one year later

  Standing on the doorstep of our in-progress home, August 27, 2018.  This was taken at the same spot as the image below.

Standing on the doorstep of our in-progress home, August 27, 2018.  This was taken at the same spot as the image below.

Exactly one year ago today, Marcus, Alex and I evacuated our flooded home.  It was the last day Alex would ever see the inside of our home (she could never bring herself to go back in), and the last morning we spent living in the home we'd lived in for a decade.

  Our front doorstep, just before the water entered our house, Sunday, August 27, 2018.

Our front doorstep, just before the water entered our house, Sunday, August 27, 2018.

Needless to say, it's been quite a year.

The thing about anniversaries, however, is that they give you great opportunities to reflect on things that you've accomplished over the year.  Like, for example, in the past year, we figured out how to rebuild our home -- and while we're not finished, we've made great strides in doing so.  Marcus changed jobs, and loves his new one.  Alex had a great final year of middle school.   It's all good.

Recently, though, when I mentioned I was having a difficult day on my Facebook page, someone commented that it was okay for me to feel out-of-sorts, even a year later, because "people say it's just stuff, but it's not."  But the thing is, I don't miss anything that we lost in the flood -- and we lost almost everything.   But for me, it really is just stuff.  I have friends who lost a lot during the flood as well, some of them even more than we did, but some less --  and many of them may never get over it.  But I don't feel that way at all.  And even I have to admit that's weird.

However, this weekend, a friend of mine shared a story that I think encapsulates the overarching emotion that the flood has left me with.

My friend told the story of friend's puppy who had a beloved blanket.  This puppy took this blanket everywhere he went -- he'd play with it and shake it around the house, he'd sleep on it, and he'd drag it through the small doggy door that led to the back yard.  In every way, this blanket was his security and constant companion.  Eventually, however, the puppy grew and soon enough, he was too big to get through the doggy door and drag the blanket along with him at the same time.  He had to let go of the blanket, in order to continue to have all the good fun that he loved outside.  So, of course, he did.  And the dog was fine -- in fact, without the blanket, he was able to discover new things to entertain himself outdoors without distraction.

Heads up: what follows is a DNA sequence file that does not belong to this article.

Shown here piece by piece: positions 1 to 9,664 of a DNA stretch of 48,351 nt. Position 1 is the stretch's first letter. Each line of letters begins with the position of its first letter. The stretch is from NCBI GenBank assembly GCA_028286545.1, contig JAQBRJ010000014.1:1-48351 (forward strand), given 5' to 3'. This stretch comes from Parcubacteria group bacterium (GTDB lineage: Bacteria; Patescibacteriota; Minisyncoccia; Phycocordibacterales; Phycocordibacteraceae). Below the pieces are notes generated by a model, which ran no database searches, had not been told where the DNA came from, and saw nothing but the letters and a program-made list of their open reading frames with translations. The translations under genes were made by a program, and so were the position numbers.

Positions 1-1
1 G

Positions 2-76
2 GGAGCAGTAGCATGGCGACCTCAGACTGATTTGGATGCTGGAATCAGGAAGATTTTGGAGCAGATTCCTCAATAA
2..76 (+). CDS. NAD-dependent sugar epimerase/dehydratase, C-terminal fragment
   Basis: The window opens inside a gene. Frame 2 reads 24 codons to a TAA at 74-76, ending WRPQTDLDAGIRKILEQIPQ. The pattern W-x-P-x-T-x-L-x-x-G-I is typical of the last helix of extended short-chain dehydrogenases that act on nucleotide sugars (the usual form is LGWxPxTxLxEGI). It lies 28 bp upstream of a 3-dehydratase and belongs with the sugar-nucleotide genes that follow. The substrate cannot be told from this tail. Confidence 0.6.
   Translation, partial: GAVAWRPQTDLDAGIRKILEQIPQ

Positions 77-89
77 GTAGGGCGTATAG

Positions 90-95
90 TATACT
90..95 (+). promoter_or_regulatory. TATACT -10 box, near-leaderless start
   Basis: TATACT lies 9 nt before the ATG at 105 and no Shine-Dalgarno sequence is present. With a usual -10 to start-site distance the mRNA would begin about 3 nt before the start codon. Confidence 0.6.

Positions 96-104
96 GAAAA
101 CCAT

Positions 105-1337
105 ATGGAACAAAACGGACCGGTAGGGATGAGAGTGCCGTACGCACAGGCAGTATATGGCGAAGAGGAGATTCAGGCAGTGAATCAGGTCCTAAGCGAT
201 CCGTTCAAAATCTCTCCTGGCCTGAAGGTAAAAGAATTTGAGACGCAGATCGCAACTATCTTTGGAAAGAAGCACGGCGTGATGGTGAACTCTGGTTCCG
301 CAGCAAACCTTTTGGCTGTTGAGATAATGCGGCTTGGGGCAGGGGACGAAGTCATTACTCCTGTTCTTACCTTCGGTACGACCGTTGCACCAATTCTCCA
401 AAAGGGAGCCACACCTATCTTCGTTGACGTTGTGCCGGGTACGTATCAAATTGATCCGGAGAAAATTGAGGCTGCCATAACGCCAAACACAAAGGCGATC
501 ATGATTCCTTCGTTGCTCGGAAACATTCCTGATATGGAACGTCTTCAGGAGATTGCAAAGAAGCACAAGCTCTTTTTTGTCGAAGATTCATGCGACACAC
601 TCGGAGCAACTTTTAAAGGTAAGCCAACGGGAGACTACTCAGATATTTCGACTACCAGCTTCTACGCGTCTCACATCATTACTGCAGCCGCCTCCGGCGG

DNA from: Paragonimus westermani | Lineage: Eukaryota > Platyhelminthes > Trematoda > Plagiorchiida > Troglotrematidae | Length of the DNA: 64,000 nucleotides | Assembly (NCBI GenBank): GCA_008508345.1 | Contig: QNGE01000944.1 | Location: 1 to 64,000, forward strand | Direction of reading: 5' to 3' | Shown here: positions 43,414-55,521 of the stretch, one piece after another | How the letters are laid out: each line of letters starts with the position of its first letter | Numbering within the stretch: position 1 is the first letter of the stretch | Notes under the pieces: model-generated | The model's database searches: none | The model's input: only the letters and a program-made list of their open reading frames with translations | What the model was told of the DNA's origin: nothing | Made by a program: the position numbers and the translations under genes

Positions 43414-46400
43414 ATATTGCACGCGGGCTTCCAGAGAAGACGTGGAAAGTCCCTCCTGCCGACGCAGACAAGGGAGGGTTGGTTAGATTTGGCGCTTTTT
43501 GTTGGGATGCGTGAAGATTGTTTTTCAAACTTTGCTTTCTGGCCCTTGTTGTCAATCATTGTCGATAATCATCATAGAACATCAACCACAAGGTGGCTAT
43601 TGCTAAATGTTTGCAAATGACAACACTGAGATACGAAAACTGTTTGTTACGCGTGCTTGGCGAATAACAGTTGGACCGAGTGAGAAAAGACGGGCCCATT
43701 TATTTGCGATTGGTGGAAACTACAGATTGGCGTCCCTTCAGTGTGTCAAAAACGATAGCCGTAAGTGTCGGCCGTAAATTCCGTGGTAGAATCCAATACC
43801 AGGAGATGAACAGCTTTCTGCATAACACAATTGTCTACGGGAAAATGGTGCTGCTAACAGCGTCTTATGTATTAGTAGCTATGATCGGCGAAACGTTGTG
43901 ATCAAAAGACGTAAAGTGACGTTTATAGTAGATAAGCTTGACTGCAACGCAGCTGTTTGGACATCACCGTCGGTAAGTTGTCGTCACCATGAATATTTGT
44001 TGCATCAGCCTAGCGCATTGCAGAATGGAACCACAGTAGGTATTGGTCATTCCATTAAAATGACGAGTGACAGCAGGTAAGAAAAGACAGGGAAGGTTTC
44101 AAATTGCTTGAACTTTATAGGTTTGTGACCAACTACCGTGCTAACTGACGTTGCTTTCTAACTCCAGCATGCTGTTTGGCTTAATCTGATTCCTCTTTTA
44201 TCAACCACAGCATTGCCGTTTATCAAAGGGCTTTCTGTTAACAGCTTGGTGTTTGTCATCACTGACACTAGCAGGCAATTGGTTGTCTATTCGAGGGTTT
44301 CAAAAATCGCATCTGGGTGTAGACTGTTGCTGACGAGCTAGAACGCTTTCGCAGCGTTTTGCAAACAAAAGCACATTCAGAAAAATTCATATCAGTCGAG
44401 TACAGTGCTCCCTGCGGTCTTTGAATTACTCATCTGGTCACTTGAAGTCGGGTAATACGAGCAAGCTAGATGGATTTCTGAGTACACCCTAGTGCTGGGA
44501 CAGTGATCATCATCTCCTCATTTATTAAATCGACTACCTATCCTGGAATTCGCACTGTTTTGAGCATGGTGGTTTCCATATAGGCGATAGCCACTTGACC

It's like that with the flood:  even though it was something that was out of our control that forced us to let go of things, the truth is that there was so much good that we experienced as a result; things that we may have never known without the loss.  We experienced the kindness of strangers, kindness that came without a second thought, and without regard to our differences.  We learned that our family is a really tight team that works together well, and three of us grew stronger.  We were able to see what was really important and what wasn't.  There is something about going through an event where safety and security is stripped away that is incredibly clarifying.  And while I'll never know why this sort of upheaval had to happen to our family, there's a part of me that is very grateful that it did.*

 

That said, let me be clear:  Universe, I'd like to have a few years before we have to go through that kind of upheaval again, please.

 

Soundtrack:  February 3rd by Jorja Smith